POLITICS AUGUST 13, 2008
As Russia agreed to a ceasefire on Tuesday, saying its invasion of Georgia has “punished” the country enough, TNR’s Seyward Darby spoke with Charles Fairbanks, a senior fellow at the Hudson Institute and former deputy assistant secretary in the Department of State (as well as being the father of our Associate Editor, Eve Fairbanks), who spends six months of the year teaching at Ilia Chavchavadze State University in Georgia. Fairbanks describes the war as “deeply, deeply depressing,” with far-reaching implications that will influence policy in the last months of President George W. Bush’s administration and all future relations between Russia and the West.
The New Republic: This conflict seems as much an attack by Russia on the West as it does an assault on Georgia. What do you believe Russia’s main motivations to invade were, and whom, ultimately, was it targeting?
Charles Fairbanks: There is incredible resentment [in Russia toward the West] because of the terrible, wrenching changes that occurred in what was once the Soviet Union. We sponsored these “reforms” that helped powerful people steal most of the public property, took away the empire and shattered the Soviet Union, as they see it. This is like some kind of bubble at the bottom of a stagnant pond: It suddenly burst up now to the surface, and that’s the cause of the war.
Everyone in Russia and everyone in Georgia, minus half a dozen people I could name, regards this as a proxy war, like the Korean War. They all thought Russia and Georgia were waging war, but we were the hand behind the glove of Georgia. So absolutely, without any question [Russia was targeting the West]. The more recent annoyances were that, while the United States constantly talked about friendship with Russia, and Bush talked about Putin as a real friend and a Christian, from the Russian point of view, every specific aspect of American foreign policy was hostile to Russian pride and to Russian interests. The leading items are NATO expansion--which achieved many good things, but it had an inevitable price, which no one was saving up to pay--and Caspian strategy, which, from the Russian point of view, amounts to filching away pieces of what is, in principle, the Russian empire.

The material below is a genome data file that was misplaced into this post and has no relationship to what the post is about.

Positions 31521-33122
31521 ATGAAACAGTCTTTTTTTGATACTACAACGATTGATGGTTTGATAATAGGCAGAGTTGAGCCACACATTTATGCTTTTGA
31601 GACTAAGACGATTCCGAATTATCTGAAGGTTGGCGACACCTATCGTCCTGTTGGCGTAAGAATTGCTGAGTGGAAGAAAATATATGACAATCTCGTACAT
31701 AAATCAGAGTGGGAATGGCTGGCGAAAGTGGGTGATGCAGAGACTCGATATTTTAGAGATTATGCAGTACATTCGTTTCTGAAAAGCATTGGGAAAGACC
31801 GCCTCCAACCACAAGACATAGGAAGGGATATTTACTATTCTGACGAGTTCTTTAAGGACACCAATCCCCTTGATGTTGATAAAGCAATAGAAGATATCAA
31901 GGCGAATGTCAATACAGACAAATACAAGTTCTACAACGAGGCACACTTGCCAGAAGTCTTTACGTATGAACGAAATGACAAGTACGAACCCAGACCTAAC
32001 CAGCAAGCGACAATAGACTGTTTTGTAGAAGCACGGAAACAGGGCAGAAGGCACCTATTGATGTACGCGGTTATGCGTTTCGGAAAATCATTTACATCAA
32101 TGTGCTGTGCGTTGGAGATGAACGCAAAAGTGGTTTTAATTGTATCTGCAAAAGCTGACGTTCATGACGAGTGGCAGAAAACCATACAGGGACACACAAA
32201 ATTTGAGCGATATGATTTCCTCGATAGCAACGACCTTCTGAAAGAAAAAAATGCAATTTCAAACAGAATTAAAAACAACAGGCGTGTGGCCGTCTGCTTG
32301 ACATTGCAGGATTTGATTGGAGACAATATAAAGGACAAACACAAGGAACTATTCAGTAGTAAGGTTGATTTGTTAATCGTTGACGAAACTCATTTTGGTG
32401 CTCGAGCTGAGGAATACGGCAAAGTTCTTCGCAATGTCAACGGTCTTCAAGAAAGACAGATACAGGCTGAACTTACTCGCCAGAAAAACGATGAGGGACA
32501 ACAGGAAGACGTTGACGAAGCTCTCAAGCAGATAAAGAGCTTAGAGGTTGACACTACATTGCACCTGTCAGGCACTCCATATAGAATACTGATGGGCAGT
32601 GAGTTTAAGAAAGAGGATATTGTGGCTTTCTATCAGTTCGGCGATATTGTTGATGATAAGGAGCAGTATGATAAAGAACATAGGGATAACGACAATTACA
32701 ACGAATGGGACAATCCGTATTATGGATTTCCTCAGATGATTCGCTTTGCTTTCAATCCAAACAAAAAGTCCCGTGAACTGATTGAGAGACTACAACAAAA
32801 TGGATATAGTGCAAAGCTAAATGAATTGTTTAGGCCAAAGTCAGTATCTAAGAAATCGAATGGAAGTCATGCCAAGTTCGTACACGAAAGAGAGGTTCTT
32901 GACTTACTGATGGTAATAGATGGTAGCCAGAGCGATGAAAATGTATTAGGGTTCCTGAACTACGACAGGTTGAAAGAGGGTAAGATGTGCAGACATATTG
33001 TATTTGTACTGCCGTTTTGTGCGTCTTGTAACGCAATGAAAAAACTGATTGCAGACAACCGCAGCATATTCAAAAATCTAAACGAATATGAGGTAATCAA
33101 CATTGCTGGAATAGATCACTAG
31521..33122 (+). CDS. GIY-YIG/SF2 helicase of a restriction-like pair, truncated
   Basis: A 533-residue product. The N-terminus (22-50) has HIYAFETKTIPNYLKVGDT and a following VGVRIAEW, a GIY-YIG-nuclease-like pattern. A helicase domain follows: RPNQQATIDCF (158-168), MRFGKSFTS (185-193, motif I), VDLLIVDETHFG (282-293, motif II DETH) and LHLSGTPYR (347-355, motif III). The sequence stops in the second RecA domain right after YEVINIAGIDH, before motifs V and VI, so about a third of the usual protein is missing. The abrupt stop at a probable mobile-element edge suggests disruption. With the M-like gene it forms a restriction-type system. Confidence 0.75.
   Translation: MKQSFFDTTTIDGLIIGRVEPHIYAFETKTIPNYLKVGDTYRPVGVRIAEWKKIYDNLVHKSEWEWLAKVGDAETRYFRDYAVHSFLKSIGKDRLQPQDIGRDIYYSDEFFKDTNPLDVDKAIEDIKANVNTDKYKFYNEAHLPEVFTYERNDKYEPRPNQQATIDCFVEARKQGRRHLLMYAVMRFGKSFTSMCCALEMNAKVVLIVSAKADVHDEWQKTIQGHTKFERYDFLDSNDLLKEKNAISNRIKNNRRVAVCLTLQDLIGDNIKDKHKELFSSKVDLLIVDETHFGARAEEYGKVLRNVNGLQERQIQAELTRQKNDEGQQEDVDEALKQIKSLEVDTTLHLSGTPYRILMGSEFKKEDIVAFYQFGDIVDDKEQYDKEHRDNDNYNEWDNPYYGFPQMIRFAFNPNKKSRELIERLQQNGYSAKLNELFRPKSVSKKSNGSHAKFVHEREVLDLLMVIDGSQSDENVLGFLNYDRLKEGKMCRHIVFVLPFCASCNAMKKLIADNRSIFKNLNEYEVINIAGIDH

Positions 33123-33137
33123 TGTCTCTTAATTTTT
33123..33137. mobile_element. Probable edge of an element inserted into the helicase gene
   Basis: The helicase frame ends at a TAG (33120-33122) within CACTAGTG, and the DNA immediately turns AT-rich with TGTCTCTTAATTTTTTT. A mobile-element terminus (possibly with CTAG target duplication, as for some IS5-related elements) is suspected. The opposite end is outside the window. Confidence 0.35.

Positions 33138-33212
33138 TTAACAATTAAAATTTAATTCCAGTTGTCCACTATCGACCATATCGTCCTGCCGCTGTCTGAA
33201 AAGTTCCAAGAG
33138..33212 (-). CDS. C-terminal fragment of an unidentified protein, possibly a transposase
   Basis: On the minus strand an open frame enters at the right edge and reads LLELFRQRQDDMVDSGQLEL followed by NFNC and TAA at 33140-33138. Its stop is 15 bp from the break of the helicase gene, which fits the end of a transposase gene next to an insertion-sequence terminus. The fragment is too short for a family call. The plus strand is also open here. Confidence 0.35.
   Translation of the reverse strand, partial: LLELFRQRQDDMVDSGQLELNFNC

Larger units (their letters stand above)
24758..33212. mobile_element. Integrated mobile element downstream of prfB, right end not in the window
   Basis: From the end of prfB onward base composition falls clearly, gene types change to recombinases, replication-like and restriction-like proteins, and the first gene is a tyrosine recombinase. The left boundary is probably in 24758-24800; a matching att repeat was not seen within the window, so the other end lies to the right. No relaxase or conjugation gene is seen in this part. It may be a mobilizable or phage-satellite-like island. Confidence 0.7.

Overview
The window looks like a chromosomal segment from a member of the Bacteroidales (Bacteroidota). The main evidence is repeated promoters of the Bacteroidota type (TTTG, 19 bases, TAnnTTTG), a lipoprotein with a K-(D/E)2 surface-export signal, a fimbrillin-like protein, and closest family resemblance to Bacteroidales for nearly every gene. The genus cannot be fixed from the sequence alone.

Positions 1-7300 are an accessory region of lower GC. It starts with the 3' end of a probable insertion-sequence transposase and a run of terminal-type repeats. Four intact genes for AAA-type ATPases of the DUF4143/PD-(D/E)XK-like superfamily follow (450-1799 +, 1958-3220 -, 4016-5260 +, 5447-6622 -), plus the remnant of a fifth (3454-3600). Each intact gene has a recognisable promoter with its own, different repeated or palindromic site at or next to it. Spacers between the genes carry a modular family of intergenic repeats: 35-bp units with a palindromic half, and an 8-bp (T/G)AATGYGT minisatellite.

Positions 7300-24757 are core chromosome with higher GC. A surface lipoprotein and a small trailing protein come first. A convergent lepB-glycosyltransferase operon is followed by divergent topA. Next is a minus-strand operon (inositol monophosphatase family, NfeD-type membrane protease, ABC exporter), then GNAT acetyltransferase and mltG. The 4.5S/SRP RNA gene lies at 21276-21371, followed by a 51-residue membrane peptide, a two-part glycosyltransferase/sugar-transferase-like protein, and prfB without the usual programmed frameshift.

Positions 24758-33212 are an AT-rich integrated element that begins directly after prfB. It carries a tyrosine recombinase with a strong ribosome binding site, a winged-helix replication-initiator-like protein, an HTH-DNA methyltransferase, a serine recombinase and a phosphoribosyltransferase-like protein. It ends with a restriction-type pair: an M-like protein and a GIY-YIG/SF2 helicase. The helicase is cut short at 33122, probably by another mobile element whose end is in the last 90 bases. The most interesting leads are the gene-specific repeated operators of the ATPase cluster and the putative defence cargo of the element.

Georgian president Mikheil Saakashvili has pointed to the West as the source of blame for the conflict. Is he correct?
He’s absolutely wrong there, and he ought to be contradicted in public by President Bush or other public officials. The United States at every level, ranging from the Georgia desk officer to President Bush speaking to Saakashvili, warned Georgia repeatedly against invading South Ossetia or getting involved in any Russian provocation.
Saakashvili is a poster child for U.S. efforts at democratic expansion. How genuine is his commitment to democracy?
Things look very, very different in the last 10 months than they did during the Rose Revolution. When the Georgian government smashed up the only independent television station for the whole of Georgia on November 7, beat up the journalists, and closed it down, President Bush’s emissary delivered a public ultimatum that it had to be returned to the airwaves. The Georgian government never let anything political return on that channel: no news, no talk shows, nothing. We just dropped our demand, as though we had no influence over tiny Georgia, and invited the president who had crushed free television to the White House for hugs and photo-ops. We don’t follow through on anything we say we insist on for democracy, and ignoring our demands has no consequences. So the bellicose elements in the Georgian leadership drew the inference: Our warnings against war for South Ossetia must be empty gestures. The feebleness of our democracy promotion efforts bore poisoned geopolitical fruit, and we were surprised by that.